Have gun, will travel. But how far?
If last year is any indication, not far enough.
Two years ago, the Harvard field hockey team scored a total of 10 goals in 15 games. Three players shared the team scoring lead with a pair of goals apiece.
Harvard finished with a 3-8-4 overall mark, and tied for second in the Ivy League with a 2-2-2 record.
"Hmm," mused Harvard Coach Nita Lamborghini, "we need some offense."
Lamborghini and her assistants went out and recruited some offense in the form of Sharon Landau, a plucky forward who last year popped home eight goals and added an assist.
Suddenly, the Crimson had offense. Lots of it.
The result? Same overall record, and a poorer Ivy slate (1-2-3).
A big gun failed to prevent another Crimson bust. But this year, expect something new--a winning Ivy record, and perhaps a first league title.
Two years ago, the defense played spectacularly. Last year, the offense shined. This year both units should be ready to play steady, if not spectacular, hockey. They must if Harvard intends to overthrow two-time defending Ivy champion Pennsylvania
Harvard is led by Tri-Captains Cindi Ersek, Kate Felsen and Jane Grim and junior goalie Denise Katsias. Ersek (three goals and one assist for four points) and Felsen (2-2--4) finished tied for second behind Landau in team scoring. Grim helped bolster the inconsistent defense.
Katsias, despite being blown out in midseason by Penn, 4-0, and Princeton, 3-0, finsished with 175 saves (31 more than in her first season--an indication of how far the defense in front of her has slipped) and a 1.44 goals-against average. She recorded a single shutout last year, a 0-0 affair against Cornell, to push her career shutout total to five.
Katsias will get help this year from senior sweeper Leelee Groome, who possesses the longest ground ball in the league and is famous for her aggressive game. Lookout for Leelee.
The Crimson also showcases three-sport phenomenon Char Joslin, who moonlights as a Harvard midfielder during the ice hockey and lacrosse off-seasons. Last year, Joslin came on strong at the end of the season--as freshmen sometimes do--and recorded a goal and three assists. She finished second in the Ivy League Rookie of the Year balloting behind Yale goalie Sue Sabatino and earned second team All-Ivy honors.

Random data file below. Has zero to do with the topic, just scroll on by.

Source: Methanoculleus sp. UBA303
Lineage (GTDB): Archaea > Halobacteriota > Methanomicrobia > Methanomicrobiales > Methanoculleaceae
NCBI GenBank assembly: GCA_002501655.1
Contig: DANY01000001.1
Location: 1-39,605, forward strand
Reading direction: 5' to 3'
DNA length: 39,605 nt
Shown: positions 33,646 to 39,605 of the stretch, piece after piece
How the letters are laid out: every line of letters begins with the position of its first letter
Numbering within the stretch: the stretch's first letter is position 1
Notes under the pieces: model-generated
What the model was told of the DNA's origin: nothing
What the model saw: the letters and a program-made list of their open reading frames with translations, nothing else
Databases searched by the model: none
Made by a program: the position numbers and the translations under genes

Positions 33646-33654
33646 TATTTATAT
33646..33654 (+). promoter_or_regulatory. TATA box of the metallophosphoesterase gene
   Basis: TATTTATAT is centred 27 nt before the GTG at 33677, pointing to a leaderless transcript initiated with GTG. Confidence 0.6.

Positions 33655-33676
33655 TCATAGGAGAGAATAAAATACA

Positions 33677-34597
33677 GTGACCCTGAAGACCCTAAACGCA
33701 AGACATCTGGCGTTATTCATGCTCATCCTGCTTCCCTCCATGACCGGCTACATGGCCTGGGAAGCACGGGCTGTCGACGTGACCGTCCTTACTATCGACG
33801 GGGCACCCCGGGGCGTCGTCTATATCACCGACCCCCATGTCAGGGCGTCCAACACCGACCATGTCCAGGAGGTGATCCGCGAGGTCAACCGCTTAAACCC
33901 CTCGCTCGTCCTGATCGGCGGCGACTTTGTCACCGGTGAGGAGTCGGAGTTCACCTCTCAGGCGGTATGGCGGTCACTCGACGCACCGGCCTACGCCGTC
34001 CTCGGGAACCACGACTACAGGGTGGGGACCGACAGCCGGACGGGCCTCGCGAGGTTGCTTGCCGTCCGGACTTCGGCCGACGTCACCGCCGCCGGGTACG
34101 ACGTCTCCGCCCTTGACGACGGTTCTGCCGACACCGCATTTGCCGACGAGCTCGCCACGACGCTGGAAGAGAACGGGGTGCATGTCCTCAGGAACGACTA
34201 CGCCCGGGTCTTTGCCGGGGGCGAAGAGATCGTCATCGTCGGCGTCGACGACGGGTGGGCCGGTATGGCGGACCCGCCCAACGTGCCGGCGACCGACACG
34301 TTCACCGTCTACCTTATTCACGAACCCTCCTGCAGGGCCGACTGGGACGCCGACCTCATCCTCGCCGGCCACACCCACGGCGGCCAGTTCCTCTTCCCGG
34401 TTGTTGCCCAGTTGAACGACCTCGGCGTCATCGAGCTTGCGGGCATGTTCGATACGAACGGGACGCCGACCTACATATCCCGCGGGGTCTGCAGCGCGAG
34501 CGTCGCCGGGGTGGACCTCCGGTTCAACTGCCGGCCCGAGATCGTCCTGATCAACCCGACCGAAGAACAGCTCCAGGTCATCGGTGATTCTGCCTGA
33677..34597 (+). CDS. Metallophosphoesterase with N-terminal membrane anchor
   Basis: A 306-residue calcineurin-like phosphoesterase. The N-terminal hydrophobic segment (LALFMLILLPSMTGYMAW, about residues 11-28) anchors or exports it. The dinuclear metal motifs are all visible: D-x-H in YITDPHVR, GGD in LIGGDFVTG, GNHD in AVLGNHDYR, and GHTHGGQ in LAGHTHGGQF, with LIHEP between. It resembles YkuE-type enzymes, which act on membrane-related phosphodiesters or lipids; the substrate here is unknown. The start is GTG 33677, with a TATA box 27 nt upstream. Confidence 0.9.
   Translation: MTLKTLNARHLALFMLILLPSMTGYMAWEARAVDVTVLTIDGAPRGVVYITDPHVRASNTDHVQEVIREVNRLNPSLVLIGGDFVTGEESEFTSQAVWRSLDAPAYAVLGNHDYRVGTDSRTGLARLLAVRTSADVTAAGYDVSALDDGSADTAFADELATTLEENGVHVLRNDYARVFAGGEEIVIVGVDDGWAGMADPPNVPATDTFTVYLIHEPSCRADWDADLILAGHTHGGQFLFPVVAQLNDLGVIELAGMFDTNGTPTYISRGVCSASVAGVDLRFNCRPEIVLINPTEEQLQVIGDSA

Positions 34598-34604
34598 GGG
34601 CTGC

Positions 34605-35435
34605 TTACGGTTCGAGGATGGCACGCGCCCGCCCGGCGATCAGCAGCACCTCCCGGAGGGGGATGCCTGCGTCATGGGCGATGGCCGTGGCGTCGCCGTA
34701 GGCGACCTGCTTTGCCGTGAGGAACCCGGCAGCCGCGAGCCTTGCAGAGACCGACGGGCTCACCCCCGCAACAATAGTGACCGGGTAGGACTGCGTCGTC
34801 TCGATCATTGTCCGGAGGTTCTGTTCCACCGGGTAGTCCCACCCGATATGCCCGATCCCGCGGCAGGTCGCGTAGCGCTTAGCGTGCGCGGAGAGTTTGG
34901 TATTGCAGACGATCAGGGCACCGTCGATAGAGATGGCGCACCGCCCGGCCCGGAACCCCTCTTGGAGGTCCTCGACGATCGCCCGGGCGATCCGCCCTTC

"She could be the best player in the league," said a seasoned observer of Harvard field hockey, who added, "We'll have a good offense with Ersek and Landau. The defense is questionalble, but with Katsias it should be all right."
The Crimson is now in Holland, a journey the squad earned by selling M&Ms last year. After returning on September 17, the team must gear up for a tough, 15-game schedule.
Like last year, Harvard's first Ivy contest is against Penn. Unlike last year, the game will be played in Cambridge.
"Our record is indicative of our leadership in the league," Penn Coach Anne Sage said. "You have to set high goals. To repeat as three-time champion would be nice. We're capable of winning a third."
Sage noted that Penn's JV program was strong last year, and will feed a number of players into the varsity ranks this season.
"We have the same potential as last year," Sage said. "Other teams will be after us. Being two-time champion adds another dimension to the way opponents deal with us."
And how does she view her team's chances against Harvard?
"Harvard plays a tough game of hockey," she said. "It's very difficult to win at Harvard."
Last year, Cornell joined Harvard in the bottom half of the league standings. But this year, the Big Red should be a big threat.
"We have a lot of offensive players remaining from last year," Cornell Assistant Coach Karla Griffin said. "In that respect, I think we'll be a lot stronger. I don't think people can count Cornell out this year. I think we will finish as one of the top two or three teams."